Journeys into Auckland's CBD took longer than usual as traffic banked up around the damaged Harbour Bridge. More>>

ALSO:

Statistics New Zealand: COVID-19 Sees Record 12.2 Percent Fall In New Zealand’s Economy

Gross domestic product (GDP) fell by 12.2 percent in the June 2020 quarter, the largest quarterly fall recorded since the current series began in 1987, as the COVID-19 restrictions in place through the quarter impacted economic activity, Stats NZ said ... More>>

ALSO:

Climate: Scientists Release ‘Blueprint’ To Save Critical Ecosystems And Stabilize The Earth’s Climate

A group of scientists and experts produced the first comprehensive global-scale analysis of terrestrial areas essential for biodiversity and climate resilience, totaling 50.4% of the Earth's land. The report was published in Science Advances ... More>>

ALSO:

MPI: Independent Review Launched Into Assurances For Safe Transport Of Livestock By Sea

The Ministry for Primary Industries (MPI) has launched an independent review of the assurances it receives for the safe transport of livestock by sea. MPI Director-General Ray Smith says Mike Heron QC has been appointed to lead the review, which is expected ... More>>

ALSO:


Computers: New Zealand PC Market Grows Nearly 40% Due To Work From Home Demand

COVID-19 had large impacts on demand for PCs as businesses prepared for lockdowns by purchasing notebooks to mobilise their workforce. In the second quarter of 2020, New Zealand's Traditional PC market experienced a 39.7% year-on-year (YoY) growth ... More>>

ALSO:


Ministry of Health: Public Transport Distancing Requirements Relaxed

Physical distancing requirements on public transport have been reviewed by the Ministry of Health to determine whether they are still required at Alert Level 2 (or below). The Ministry’s assessment is that mandatory face covering and individuals tracking ... More>>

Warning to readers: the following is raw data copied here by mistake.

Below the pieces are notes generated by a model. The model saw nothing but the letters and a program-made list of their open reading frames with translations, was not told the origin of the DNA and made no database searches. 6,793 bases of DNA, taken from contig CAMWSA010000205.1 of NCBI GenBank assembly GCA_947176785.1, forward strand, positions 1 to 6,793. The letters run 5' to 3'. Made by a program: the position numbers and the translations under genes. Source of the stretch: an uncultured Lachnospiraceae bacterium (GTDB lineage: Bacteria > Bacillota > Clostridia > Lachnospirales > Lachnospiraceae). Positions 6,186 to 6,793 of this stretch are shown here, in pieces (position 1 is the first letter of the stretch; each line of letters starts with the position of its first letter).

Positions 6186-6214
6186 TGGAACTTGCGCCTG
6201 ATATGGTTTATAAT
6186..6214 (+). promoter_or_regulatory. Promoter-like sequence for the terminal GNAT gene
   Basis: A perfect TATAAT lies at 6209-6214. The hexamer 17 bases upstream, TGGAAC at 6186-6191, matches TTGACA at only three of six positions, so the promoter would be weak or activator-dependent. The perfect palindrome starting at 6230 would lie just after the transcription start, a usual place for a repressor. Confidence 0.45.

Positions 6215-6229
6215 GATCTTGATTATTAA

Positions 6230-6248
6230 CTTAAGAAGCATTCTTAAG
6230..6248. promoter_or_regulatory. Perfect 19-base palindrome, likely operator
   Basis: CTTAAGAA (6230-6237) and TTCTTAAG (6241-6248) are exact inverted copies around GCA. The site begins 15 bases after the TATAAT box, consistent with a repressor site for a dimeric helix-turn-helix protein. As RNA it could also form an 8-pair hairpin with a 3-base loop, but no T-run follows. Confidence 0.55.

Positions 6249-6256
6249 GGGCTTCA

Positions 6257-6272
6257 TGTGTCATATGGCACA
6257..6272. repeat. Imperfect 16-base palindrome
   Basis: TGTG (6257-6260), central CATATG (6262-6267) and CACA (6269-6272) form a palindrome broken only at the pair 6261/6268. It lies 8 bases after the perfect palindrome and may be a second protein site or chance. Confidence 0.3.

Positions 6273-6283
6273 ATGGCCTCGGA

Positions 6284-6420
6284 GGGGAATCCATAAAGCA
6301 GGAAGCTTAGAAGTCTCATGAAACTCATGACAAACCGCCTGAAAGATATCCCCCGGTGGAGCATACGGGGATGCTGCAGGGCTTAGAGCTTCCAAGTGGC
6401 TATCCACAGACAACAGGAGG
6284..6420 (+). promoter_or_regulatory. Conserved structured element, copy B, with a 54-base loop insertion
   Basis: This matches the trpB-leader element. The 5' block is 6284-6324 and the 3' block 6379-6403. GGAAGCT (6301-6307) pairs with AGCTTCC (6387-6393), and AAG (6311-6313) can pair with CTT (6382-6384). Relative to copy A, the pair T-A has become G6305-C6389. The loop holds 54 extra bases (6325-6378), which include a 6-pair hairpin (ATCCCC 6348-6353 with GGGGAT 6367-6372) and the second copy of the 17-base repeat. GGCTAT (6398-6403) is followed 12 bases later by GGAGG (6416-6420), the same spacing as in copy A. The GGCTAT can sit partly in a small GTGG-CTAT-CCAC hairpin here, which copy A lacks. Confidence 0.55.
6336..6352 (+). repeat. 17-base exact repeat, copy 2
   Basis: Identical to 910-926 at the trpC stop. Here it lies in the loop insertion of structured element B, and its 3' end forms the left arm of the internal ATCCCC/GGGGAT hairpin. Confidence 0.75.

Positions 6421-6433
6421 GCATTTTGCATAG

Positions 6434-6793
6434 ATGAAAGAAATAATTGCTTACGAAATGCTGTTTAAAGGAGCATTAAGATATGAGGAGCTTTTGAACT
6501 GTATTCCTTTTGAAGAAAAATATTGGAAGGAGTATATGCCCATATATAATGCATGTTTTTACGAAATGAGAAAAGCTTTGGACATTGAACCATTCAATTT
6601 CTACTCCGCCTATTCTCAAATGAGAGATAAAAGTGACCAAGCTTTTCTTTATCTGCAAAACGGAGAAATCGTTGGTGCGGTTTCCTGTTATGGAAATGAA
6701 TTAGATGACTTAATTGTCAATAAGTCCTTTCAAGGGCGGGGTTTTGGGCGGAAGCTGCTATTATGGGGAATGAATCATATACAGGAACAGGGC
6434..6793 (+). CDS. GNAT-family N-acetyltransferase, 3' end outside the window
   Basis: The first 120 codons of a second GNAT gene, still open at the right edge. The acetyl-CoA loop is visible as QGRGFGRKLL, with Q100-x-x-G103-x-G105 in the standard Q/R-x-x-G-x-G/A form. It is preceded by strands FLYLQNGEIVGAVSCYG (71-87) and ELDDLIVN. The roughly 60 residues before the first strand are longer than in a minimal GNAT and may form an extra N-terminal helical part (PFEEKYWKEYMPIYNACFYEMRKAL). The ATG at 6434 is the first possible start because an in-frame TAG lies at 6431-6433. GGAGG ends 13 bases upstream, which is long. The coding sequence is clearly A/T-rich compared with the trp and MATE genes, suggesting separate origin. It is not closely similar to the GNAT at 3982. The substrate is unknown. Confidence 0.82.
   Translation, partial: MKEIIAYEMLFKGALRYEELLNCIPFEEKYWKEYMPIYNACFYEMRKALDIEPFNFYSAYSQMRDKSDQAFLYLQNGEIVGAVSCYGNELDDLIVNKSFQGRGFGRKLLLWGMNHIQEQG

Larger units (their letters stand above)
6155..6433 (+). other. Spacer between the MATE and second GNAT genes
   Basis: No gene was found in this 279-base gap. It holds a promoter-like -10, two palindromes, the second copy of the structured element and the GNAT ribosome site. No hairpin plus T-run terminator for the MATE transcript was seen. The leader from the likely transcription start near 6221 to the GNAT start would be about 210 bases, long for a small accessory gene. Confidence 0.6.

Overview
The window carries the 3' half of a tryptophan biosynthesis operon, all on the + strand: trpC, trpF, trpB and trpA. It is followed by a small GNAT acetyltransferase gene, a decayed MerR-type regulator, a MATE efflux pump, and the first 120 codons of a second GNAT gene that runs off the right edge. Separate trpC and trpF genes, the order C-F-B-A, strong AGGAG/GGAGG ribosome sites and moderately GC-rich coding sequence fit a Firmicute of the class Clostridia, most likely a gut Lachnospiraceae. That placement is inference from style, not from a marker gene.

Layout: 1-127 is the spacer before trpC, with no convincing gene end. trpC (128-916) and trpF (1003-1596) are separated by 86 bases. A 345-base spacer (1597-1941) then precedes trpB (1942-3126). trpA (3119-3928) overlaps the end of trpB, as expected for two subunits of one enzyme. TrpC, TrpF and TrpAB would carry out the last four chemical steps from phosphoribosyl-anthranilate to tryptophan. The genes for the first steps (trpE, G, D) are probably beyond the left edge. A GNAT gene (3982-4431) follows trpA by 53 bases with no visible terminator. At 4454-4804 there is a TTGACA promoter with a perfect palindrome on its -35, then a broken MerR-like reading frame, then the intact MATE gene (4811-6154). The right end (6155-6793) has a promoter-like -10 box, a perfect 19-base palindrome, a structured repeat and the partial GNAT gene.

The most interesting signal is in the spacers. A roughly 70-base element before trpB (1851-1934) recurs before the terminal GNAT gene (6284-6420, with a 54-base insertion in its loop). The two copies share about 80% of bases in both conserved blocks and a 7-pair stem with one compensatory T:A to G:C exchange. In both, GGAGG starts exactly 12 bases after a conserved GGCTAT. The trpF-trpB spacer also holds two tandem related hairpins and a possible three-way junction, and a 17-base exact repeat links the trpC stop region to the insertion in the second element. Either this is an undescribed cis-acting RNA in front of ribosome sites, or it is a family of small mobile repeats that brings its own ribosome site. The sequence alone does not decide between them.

ALSO:

NZHIA: New Zealand Hemp Industry Set To Generate $2 Billion Per Annum And Create 20,000 Jobs

A new report says a fully enabled hemp industry could generate $2 billion in income for New Zealand by 2030, while also creating thousands of new jobs. Written by industry strategist Dr Nick Marsh, the report has prompted calls from the New Zealand Hemp ... More>>

ALSO:

Stats NZ: One In 14 Employed People Report High Risk Of Losing Jobs

About one in 14 workers say they expect to lose their job or business by mid-2021, Stats NZ said today. A survey of employed people in the June 2020 quarter showed 7 percent felt there was a high or almost certain chance of losing their job or business ... More>>

ASB Quarterly Economic Forecast: NZ Economy Doing Better Than Expected, But Challenges Remain

August lockdown estimated to have shaved 8% off NZ’s weekly GDP, and 0.5% off annual GDP Economy now expected to shrink 5% (year-on-year) by end of 2020 Unemployment rate now expected to peak at 7.2% The latest ASB Quarterly Economic Forecast is less ... More>>

ALSO:

SAFE: Live Export Ship Carrying 5,800 New Zealand Cows Goes Missing In East China Sea

Livestock carrier Gulf Livestock 1 sent a distress signal at 4:45am NZT yesterday in the East China Sea. The area is affected by Typhoon Maysak. At 4pm a patrol plane spotted a lifeboat - with no people in it - and a man in lifejacket nearby. The ship ... More>>

ALSO:

FMA: Kiwisaver Fees Don't Match Performance

The Financial Markets Authority (FMA) today published an independent report into the passive and active investment management styles [i] used by KiwiSaver providers. The FMA commissioned MyFiduciary to test the extent that KiwiSaver providers were ... More>>